Katavi National Park
Katavi National park is the third largest park in Tanzania. It is also by far one of the least visited in the country, making it a truly untouched wildlife paradise. It is located in the west of Tanzania and is quite hard to access by road, so the easiest way in and out is by charter flights.
The park is primarily fed by the Katuma River which in the rainy season – April and May – transforms the park into a wetland. Lake Chada and Lake Katavi are both seasonal lakes which are situated within the park boundaries. In terms of vegetation the park hosts a varied mix of bush land, Miombo forests, riverine forests as well as grasslands.
For those lucky enough to visit Katavi, the dry season – June to October – is by far the best time to see animals. The Katuma River is one of the only sources of water in the dry season and is the lifeline for creatures both large and small when they congregate along the river to drink and bath. Then, when the last lakes and swamps are drying, up to a thousand hippos at times would huddle together for that last bit of water. Large crocodiles can be seen basking in the sun or in the remaining mud pools.
The Katisunga plains in the heart of the park attracts large numbers of wildlife and it is one of the few parks where visitors can catch a glimpse of both the roan and sable antelope in the same place. Other animals grazing here are zebra, hartebeest, eland, giraffe and defassa waterbuck. Katavi is also one of the last parks that boasts massive herds of buffalo; some herds’ easily reach a thousand animals or more.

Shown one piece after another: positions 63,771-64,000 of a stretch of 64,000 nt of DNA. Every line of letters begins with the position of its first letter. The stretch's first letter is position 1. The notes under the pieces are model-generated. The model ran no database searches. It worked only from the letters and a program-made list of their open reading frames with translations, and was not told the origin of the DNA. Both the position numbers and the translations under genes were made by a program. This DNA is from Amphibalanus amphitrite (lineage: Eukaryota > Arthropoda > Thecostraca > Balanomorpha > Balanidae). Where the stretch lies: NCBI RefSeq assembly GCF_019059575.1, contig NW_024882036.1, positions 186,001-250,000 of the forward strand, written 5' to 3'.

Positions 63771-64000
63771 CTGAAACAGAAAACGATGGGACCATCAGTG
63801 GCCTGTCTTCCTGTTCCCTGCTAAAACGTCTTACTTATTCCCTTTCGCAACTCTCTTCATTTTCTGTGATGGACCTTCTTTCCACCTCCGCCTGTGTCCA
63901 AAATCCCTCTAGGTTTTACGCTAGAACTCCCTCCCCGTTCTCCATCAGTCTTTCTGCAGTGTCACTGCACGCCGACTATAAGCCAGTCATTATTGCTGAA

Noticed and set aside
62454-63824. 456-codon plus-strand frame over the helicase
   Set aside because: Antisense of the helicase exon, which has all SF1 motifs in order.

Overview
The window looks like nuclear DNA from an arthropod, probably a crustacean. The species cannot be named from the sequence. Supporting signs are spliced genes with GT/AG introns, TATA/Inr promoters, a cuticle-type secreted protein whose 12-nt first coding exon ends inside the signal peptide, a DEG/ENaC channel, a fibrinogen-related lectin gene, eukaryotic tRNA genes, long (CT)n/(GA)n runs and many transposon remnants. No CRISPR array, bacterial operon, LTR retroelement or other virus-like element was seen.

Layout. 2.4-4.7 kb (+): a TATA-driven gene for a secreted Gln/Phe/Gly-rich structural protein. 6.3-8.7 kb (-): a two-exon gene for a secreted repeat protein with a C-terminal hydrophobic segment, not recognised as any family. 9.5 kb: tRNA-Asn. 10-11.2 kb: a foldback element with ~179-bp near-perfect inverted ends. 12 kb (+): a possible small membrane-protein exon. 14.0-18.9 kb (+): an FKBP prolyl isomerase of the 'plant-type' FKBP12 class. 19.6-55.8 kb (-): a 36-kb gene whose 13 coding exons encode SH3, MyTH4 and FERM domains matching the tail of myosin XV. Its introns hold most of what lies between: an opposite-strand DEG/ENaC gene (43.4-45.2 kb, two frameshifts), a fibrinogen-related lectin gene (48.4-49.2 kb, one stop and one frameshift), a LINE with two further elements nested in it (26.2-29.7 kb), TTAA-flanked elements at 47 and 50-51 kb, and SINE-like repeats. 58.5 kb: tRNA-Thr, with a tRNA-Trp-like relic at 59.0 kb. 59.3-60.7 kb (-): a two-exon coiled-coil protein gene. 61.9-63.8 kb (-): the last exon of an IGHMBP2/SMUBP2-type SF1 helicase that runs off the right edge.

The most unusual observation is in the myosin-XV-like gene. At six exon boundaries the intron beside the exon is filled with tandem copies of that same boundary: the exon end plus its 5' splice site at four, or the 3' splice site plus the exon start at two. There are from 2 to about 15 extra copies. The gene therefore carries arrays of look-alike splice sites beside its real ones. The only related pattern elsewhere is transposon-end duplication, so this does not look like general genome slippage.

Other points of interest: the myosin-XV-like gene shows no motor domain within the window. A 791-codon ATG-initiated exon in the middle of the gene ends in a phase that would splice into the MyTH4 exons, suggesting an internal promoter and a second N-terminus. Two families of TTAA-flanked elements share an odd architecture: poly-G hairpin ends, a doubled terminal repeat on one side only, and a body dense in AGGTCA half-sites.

A healthy population of roughly 3000 elephants also resides in the park. Predators such as cheetahs, hyenas, jackals and servals are also present in the area and the resident pride of lions are always around looking for their next meal. Leopards also call Katavi home.
With over 400 species of birds, Katavi is a great place for birdwatchers. Large flocks of storks like saddle bills, open-billed and spoon bills as well as African fish eagles, Bateleurs, lilac breasted rollers, crested barbets and paradise flycatchers are but a few on the long list of birds in Katavi.
Guests can enjoy game watching and bird watching on game drives. Lodges in the park also offer walking safaris and night game drives so you will be able to experience a larger variety of animals and plants more intimately.
How to get to Katavi National Park;
The best way to get to Katavi is by a flight from Arusha. The only public, scheduled flight is the twice-weekly service between Ruaha, Katavi and Mahale operated by Safari Air Link.
Zantas Air works with its sister company Mbali Mbali lodges, to offer twice-weekly shared charter flights between northern Tanzania and western Tanzania, incorporating Katavi and Mahale National Parks
Depending on your itinerary, your entry point to the country will either be Kilimanjaro International Airport (JRO), about 46km/29mi from Arusha, or Julius Nyerere International Airport (DAR) in Dar-es-Salaam.
In most cases, your tour operator will pick you up from the airport and make ongoing arrangements, including the charter flight to the park’s airstrip.
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